Well Intentioned, but Flawed

The following testimony was delivered to the Public Education Committee of the Texas House of Representatives on August 30, 2021

The accelerated learning committees established in House Bill 4545 (87-R) created a strategy to accelerate student exposure to grade-appropriate work, not delay it. In 2017, 22 percent of third-graders did not meet grade level in reading. By 2019, less than five percent of those students accelerated to meeting grade level in 5th-grade reading.[1] Traditional remediation delays access to grade-level work until the student catches up, which only widens learning gaps between students who are being remediated and their grade-level peers.

With significant declines across almost all subject areas and grades, the tactics used to address learning gaps that existed pre-COVID will not be sufficient going forward. Acceleration focuses on preparing students for success with upcoming new learning and lays the foundation for continued academic growth. HB 233 (87-2) partially improves on the work of HB 4545 by expanding the accelerated learning requirements to include students in all grades 3-8 who fail to perform satisfactorily on reading or math assessments.

However, Texas 2036 is opposing this bill for two reasons:

  1. The bill abandons evidence-based practices by allowing high student-to-tutor ratios in accelerated learning environments.
  2. The bill lowers the rigor of accelerated learning by allowing school districts to opt-out if they progress 60% of their students in accelerated learning.

To Address Learning Loss, the State Should Not Undermine Small Group Tutoring

The limit on supplemental instructional group sizes in HB 4545 was added thoughtfully based on research showing the number of students in the group plays a significant role in the effectiveness of tutoring.[2] [3] [4]Data from the National Bureau of Economic Research shows tutors can effectively instruct up to three or four students at a time.[5] Moving beyond that number diminishes the personalization and requires a higher degree of skill.[6]The Texas Education Agency (TEA) included “1:1 or small group instruction” as one of the key principles in the High-Impact Tutoring Toolkit.[7] If tutoring is worth doing—and it is—it must be done well, based on existing evidence and research.

While tutoring small groups is more resource-intensive, this is exactly the type of evidence-based strategy on which school districts should be spending their billions of dollars in federal COVID-relief funds. These additional dollars are a once-in-a-generation opportunity to address inequities and inadequacies in our education system. Our state faces a dire economic outlook if we fail to ensure our students not only recover the learning lost during the pandemic but overcome the educational gaps that existed before the pandemic.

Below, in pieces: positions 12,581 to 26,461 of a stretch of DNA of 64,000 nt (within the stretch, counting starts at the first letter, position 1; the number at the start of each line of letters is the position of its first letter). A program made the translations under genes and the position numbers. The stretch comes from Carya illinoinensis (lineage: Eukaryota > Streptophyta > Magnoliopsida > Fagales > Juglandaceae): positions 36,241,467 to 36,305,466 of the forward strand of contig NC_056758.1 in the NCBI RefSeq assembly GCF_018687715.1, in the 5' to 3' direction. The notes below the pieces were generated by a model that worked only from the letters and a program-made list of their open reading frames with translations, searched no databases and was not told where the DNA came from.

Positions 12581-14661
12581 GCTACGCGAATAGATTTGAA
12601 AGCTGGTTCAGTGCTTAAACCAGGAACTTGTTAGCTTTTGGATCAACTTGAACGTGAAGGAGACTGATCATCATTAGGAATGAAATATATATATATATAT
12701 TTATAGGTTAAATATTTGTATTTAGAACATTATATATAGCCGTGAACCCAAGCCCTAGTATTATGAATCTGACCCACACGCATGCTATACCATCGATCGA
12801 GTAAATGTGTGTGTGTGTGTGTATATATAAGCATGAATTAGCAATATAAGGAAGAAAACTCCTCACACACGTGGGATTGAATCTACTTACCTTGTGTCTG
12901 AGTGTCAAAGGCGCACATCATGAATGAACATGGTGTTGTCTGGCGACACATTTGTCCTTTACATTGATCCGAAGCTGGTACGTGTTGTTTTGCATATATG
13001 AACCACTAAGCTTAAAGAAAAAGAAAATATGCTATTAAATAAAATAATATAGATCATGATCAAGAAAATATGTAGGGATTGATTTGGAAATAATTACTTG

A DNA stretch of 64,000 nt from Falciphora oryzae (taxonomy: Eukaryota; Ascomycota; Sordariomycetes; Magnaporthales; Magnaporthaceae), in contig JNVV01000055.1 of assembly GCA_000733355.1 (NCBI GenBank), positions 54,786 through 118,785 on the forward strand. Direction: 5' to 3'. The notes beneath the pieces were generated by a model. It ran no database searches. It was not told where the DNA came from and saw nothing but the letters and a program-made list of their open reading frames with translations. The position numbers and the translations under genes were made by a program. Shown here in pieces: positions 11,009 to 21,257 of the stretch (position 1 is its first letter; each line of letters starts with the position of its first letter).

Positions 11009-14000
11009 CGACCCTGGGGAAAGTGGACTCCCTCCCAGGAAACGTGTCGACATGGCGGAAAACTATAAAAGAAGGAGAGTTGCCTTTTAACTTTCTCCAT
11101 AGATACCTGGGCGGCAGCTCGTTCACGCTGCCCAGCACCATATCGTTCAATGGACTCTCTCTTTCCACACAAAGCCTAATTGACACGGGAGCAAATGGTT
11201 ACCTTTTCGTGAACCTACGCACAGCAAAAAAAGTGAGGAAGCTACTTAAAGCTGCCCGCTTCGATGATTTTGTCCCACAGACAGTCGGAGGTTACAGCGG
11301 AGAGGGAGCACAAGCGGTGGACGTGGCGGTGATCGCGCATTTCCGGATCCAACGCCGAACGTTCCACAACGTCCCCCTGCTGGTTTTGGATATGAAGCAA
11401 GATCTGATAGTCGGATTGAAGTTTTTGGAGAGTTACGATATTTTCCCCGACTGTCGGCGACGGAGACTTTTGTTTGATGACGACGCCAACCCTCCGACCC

Texas Should Not Incentivize the Elimination of Effective Acceleration Programs

The bill also allows TEA to grant a waiver to districts in which 60% of students required to receive accelerated instruction performed satisfactorily in the subsequent school year. If “performed satisfactorily” includes students who are “approaching” grade level and not meeting grade level, we are doing a great disservice to students who continue to need accelerated instruction.

Per the TEA, “approaches grade level” means performance in this category indicates that students are expected to succeed in the next grade or course with “targeted academic intervention.” Yet HB 233 gets rid of targeted academic intervention for students who remain below grade level. This is not a standard Texas should accept, and it certainly should not exempt a student from continued accelerated learning. Additionally, progressing 60% of students does not negate the need for additional support for the other 40% nor does it preclude there will not be additional students need interventions in the following year. In essence, this waiver target moves the aspirational goalposts from “no child left behind” to “leave no more than 40% of children behind.”

Counterintuitively, the most favorable read on this section appears to be that it would free districts with strong accelerated learning programs from the requirement to offer accelerated learning. In essence, if you succeed in having an effective program that data shows is helping kids catch up, this bill gives you permission to abolish your effective program. It’s hard to understand why state policy would incentivize the cancelation of effective programs if our goal is to help every child reach his or her full potential.

We recommend the committee remove this section. If the Legislature believes that 60% acceleration is a success, then the state shouldn’t immediately allow that school district to abandon a successful program. We also urge the committee to more clearly differentiate between acceptable performance standards, setting clear goals for students to meet grade-level rather than simply approach.

[1] Texas Education Agency

[2] https://fordhaminstitute.org/national/commentary/tutoring-effective-strategy-our-troubled-times

[3] https://files.eric.ed.gov/fulltext/ED610286.pdf

[4] https://www.edweek.org/leadership/high-dosage-tutoring-is-effective-but-expensive-ideas-for-making-it-work/2020/08

[5] https://www.nber.org/system/files/working_papers/w27476/w27476.pdf

[6] https://annenberg.brown.edu/sites/default/files/EdResearch_for_Recovery_Design_Principles_1.pdf

[7] https://tea.texas.gov/sites/default/files/high_impact_tutoring_toolkit.pdf